A corporation that built houses in the village in the 1970s, as a condition of project approval, was supposed to give three parcels on the western side of Roosevelt Avenue, opposite the ball field, to the village for recreational use. It was also supposed to contribute $5,000 to the village so it could acquire a fourth piece of land, which is pinned between the existing park, the three adjacent parcels and the Long Island Rail Road track that borders the park’s southern side. Due to a clerical mistake, the transaction wasn’t officially completed until May 2016.

The village has discussed possible projects for the site, but at the present time nothing is remotely close to being implemented. Several community members voiced issues with what was done in the wooded area without notifying the residents.

“Ninety percent of what we brainstorm we don’t do…we have no present plan to do anything there.”

—Larry Lapointe

“I was away for a week,” said Steven Metzler, who lives on Roosevelt Avenue and came to the meeting out of interest. “They came in and supposedly took down dead branches and whatnot, but if anyone took a look at it, it looked like they took a small bulldozer through and created paths and tracks for something, down to the sand.”

His concern, living in the area for 20 years, is that he’s had pheasants, turkey, grouse, red-tailed hawks, deer and red fox around his property for years, and he and his neighbors are afraid now that the lot is cleared, they’ll come to their property for shelter or have nowhere to go at all.

“Someone else suggested a community garden — that’ll last about a month,” Metzler said. “It’s like living in the Rocky Mountains almost here. And it’s beautiful, it’s a lovely thing.”

Other neighbors of the park said the dense brush used to insulate their homes from noise and light from the train tracks and questioned why the cleanup had to be done so deep in the woods.

Several village officials defended the cleanup project.

“I went with my parks supervisor and we went through all of our parks — we went to the country club, we went to Caroline [Avenue Park], we went to Rocketship [Park],” said Renee Lemmerman, superintendent of recreation and parks. “All of the dead branches, all of the leaves that have accumulated — we cleaned those up. We didn’t cut any trees down. They did some pruning of trees that were on the fence and came down. We cleaned up. That’s all we did in all of our parks.”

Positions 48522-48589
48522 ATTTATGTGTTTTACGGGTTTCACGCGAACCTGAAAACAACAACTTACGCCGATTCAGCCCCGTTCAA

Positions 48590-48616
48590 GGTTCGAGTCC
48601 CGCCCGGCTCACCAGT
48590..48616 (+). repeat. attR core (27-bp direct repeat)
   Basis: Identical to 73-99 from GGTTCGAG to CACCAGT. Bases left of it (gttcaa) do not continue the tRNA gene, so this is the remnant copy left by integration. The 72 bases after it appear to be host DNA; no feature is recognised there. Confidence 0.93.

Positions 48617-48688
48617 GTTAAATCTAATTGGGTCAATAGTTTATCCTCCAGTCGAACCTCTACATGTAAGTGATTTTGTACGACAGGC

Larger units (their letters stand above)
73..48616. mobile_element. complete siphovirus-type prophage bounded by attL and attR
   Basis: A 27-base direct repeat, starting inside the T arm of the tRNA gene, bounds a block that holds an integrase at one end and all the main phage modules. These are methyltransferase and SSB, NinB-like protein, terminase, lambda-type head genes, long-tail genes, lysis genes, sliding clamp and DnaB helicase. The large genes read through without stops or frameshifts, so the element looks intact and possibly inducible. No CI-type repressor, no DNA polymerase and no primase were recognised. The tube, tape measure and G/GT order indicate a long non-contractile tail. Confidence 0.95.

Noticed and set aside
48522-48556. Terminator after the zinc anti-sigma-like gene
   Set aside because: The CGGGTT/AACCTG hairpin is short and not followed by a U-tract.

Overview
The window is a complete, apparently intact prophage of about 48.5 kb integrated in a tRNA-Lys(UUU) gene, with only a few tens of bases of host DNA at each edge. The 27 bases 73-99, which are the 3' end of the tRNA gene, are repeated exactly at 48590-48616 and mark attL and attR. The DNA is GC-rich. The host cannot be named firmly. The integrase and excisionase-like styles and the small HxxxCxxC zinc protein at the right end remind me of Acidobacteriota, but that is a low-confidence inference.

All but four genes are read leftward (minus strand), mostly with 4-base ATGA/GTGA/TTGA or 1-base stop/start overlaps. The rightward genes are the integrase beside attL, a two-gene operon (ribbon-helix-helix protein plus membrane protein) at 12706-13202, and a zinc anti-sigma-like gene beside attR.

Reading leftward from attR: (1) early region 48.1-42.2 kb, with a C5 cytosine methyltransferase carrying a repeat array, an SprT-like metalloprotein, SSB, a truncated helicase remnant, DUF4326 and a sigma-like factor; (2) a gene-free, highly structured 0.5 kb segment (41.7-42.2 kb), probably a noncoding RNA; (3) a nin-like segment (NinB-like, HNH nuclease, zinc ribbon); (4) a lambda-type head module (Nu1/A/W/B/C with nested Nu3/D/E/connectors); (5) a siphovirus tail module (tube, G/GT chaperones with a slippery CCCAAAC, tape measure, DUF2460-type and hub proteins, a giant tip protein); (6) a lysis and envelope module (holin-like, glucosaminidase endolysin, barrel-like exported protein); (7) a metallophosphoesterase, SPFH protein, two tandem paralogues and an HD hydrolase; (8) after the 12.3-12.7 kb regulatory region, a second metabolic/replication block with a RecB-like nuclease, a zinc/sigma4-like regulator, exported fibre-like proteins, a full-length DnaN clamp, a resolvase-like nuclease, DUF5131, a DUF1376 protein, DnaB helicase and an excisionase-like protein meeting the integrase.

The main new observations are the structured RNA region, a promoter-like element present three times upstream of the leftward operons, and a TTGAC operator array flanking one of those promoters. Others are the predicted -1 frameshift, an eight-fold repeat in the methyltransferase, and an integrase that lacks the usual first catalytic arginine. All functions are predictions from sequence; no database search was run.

Lemmerman also denied the use of heavy machinery to do the job.

Trustee Stan Loucks and Deputy Mayor Larry Lapointe, who stood in for the absent Mayor Margot Garant during the meeting, both stressed the fact that ideas for the site are only in the brainstorming phase, and community forums will be held before any plan is approved to ensure all voices are heard.

“We brainstorm all of the time about every village program, about every village resource,” Lapointe said. “Ninety percent of what we brainstorm we don’t do. We asked the director of recreation to do some brainstorming about that property and about the acquisition of a parcel there that adjoins the two parcels that we already own, which by the way, were given to the village by the developer when these neighborhoods were built, to build parks. We have no present plan to do anything there.”

Some ideas discussed have included a vegetable garden, a “fit park” or a bike trail.

Centennial Park beach is located on the Port Jefferson Harbor. Photo by Elana Glowatz

Join local environmental group Coastal Steward for a beach cleanup on Saturday, May 28, and help keep the North Shore beautiful.

Volunteers are meeting from 9 a.m. to 3 p.m. at Centennial Park in downtown Port Jefferson. Snacks, water, gloves and garbage bags will be provided, but volunteers are encouraged to bring their own sunscreen and tick protection.

It is recommended that participants wear clothes and shoes that they would not mind getting wet or dirty.

Centennial Park is located behind the Port Jefferson Village Center, off East Broadway and next to the Port Jefferson Yacht Club.

Volunteers should register at www.coastalsteward.org by clicking on the release form, under the beach cleanup program, filling it out and bringing it to the event. Community service credit is available.

For more information, contact Pat at 631-334-6824.

The Setauket Harbor Task Force is looking to inspire the North Shore to join its cause. Photo by Susan Risoli

By Susan Risoli

The Setauket Harbor Task Force will host its first Setauket Harbor Day Saturday, Sept. 12, from 11 a.m. to 4 p.m.